2.  Overhead Line Electrification

 

During the Committee discussion there were some questions about whether other technologies might displace Overhead Line Electrification in the future or whether too much electrification is being proposed.

 

Overhead Line Electrification is an established technology and is currently the only low-carbon solution for trains travelling at speeds above 100mph or those carrying heavy freight. Of course, its main disadvantage is the capital cost of infrastructure which self-powered trains, diesels today and battery and hydrogen in the future, do not need. RIA have hopefully demonstrated through our Electrification Cost Challenge report that electrification can be delivered efficiently but electrification is still more expensive than self-powered rolling stock and so we agree that we should do no more than absolutely necessary.

 

There is no doubt that other technologies will develop over time. However, there is simply not enough space on trains to store the amount of hydrogen or battery energy needed for high speed and freight services, and technology advances are not likely to close this gap. So, to support freight services in particular, a high proportion of electrification is expected to be needed. Although there may be some change at the margins, in the electrification volumes in the 2040s reflecting advances in other technologies, it is our firm view that all major routes will need to be electrified in the meantime to achieve the net-zero carbon goal.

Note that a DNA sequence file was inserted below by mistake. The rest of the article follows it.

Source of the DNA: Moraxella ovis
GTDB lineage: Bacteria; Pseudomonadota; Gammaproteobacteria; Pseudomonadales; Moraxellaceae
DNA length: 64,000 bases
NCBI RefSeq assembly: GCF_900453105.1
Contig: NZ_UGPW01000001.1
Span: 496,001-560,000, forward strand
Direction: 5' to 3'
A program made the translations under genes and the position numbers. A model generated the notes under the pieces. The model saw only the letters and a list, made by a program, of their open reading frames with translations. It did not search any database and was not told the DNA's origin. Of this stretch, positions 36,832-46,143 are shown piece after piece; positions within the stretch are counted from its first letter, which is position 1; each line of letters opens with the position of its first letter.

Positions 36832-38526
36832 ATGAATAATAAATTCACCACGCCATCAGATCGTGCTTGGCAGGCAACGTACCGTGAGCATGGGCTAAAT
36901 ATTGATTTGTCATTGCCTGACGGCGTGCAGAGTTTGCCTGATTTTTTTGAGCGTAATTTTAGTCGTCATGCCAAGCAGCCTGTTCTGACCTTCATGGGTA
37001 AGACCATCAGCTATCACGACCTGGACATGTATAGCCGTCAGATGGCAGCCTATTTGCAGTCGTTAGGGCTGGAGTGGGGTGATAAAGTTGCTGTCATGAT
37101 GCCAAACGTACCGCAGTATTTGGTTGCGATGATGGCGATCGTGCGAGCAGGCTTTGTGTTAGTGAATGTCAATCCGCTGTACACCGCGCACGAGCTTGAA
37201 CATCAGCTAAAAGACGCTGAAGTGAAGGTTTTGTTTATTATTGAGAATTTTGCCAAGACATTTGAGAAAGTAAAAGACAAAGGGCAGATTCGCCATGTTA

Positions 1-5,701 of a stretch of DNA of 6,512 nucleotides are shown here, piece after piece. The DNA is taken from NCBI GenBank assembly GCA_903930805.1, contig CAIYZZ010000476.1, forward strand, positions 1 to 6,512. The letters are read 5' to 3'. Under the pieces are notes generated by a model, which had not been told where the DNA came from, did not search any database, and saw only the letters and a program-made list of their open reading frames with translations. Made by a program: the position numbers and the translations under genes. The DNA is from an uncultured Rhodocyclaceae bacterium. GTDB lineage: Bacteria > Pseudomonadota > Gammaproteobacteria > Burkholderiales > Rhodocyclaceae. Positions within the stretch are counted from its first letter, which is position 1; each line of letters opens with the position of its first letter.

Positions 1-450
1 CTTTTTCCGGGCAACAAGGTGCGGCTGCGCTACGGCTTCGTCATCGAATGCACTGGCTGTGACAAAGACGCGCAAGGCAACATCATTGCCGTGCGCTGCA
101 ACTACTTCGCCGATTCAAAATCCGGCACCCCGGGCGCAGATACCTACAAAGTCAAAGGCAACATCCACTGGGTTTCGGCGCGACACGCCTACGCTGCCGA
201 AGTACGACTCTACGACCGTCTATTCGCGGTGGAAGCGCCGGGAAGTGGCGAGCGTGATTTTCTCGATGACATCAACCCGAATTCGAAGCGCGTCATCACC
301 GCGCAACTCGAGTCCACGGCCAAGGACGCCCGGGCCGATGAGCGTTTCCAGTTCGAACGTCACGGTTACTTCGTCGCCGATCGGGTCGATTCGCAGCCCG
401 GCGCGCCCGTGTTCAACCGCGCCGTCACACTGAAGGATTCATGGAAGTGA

3.  Hydrogen Train Fleets

 

There was discussion during the Committee session around the role of hydrogen train fleets on the network. RIA believes that hydrogen will play an important role on those lines where there is not a business-case for electrification, particularly branch lines. Crucially, hydrogen rail lines must be developed as part of a wider

‘hydrogen economy’ strategy, where train fleets can utilise green hydrogen produced as a by-product of industrial processes. Work being undertaken in areas like the Tees Valley will be important in creating a joined-up, whole systems approach for a hydrogen economy.

 

4.  HS2 and decarbonisation

 

Committee Member Greg Smith MP raised the issue of HS2 and decarbonisation. Rail is a low carbon mode of transport, so expanding the network through projects like HS2 are essential for reaching carbon targets. Promoting modal shift to rail will be essential and HS2 plays a key role in achieving this, by increasing capacity on the West Coast, East Coast and Midlands Mainlines, freeing up the network for both more passenger and freight services.

 

Of course, the rail industry must work to ensure HS2’s carbon impact is as low as possible during the construction phase, but considerable progress is already being made. As High Speed Rail Group’s Towards a Zero Carbon Future report shows, HS2 Ltd is already outperforming its carbon targets and any curtailment of the project would only serve to hinder its carbon credentials. The report can be found here: https://www.rail- leaders.com/publications/hs2-towards-a-zero-carbon-future/

 

I hope the points above are useful to the Committee. Should the Committee have any further queries, I would be more than happy to provide further information.

 

Thanks again for the opportunity to give evidence to the inquiry. Yours sincerely,

 

David Clarke, Technical Director, Railway Industry Association

November 2020